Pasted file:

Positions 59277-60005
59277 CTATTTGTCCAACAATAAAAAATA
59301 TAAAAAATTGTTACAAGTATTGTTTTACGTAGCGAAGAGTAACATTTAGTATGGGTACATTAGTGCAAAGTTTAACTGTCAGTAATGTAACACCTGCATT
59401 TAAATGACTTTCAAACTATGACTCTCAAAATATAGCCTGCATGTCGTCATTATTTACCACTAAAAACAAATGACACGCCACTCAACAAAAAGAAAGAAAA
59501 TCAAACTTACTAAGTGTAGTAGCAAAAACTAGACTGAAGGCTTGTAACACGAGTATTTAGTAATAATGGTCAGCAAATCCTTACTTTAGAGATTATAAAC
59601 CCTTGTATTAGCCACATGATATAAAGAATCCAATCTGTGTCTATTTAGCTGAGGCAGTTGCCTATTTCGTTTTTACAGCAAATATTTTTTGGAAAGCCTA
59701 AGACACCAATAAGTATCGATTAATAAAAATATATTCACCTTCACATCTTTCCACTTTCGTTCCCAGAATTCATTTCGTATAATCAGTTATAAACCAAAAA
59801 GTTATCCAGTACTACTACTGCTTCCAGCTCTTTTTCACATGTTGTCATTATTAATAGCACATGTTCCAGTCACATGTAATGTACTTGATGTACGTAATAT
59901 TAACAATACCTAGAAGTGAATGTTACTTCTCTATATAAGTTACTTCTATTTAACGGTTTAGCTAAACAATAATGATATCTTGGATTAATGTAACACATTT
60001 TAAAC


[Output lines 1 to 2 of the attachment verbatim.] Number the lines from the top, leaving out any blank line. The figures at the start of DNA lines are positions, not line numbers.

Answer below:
Positions 59277-60005
59277 CTATTTGTCCAACAATAAAAAATA